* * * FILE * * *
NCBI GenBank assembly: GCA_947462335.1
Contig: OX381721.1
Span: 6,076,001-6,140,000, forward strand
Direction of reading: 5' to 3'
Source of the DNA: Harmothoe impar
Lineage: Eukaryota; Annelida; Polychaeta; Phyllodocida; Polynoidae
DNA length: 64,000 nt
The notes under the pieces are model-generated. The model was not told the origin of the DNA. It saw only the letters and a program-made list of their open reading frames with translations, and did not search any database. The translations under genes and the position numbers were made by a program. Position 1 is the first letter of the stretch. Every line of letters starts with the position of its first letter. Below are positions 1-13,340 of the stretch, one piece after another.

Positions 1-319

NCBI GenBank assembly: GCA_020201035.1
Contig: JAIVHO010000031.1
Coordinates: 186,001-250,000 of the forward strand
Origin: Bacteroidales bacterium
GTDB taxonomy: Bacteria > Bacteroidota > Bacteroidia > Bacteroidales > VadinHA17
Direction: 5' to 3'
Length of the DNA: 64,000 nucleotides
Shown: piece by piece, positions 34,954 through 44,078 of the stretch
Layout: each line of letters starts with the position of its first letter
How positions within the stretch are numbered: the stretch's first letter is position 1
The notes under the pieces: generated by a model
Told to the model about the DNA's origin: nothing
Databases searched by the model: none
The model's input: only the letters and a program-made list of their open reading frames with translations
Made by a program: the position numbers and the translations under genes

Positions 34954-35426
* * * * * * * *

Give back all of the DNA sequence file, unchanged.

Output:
NCBI GenBank assembly: GCA_947462335.1
Contig: OX381721.1
Span: 6,076,001-6,140,000, forward strand
Direction of reading: 5' to 3'
Source of the DNA: Harmothoe impar
Lineage: Eukaryota; Annelida; Polychaeta; Phyllodocida; Polynoidae
DNA length: 64,000 nt
The notes under the pieces are model-generated. The model was not told the origin of the DNA. It saw only the letters and a program-made list of their open reading frames with translations, and did not search any database. The translations under genes and the position numbers were made by a program. Position 1 is the first letter of the stretch. Every line of letters starts with the position of its first letter. Below are positions 1-13,340 of the stretch, one piece after another.

Positions 1-319

NCBI GenBank assembly: GCA_020201035.1
Contig: JAIVHO010000031.1
Coordinates: 186,001-250,000 of the forward strand
Origin: Bacteroidales bacterium
GTDB taxonomy: Bacteria > Bacteroidota > Bacteroidia > Bacteroidales > VadinHA17
Direction: 5' to 3'
Length of the DNA: 64,000 nucleotides
Shown: piece by piece, positions 34,954 through 44,078 of the stretch
Layout: each line of letters starts with the position of its first letter
How positions within the stretch are numbered: the stretch's first letter is position 1
The notes under the pieces: generated by a model
Told to the model about the DNA's origin: nothing
Databases searched by the model: none
The model's input: only the letters and a program-made list of their open reading frames with translations
Made by a program: the position numbers and the translations under genes

Positions 34954-35426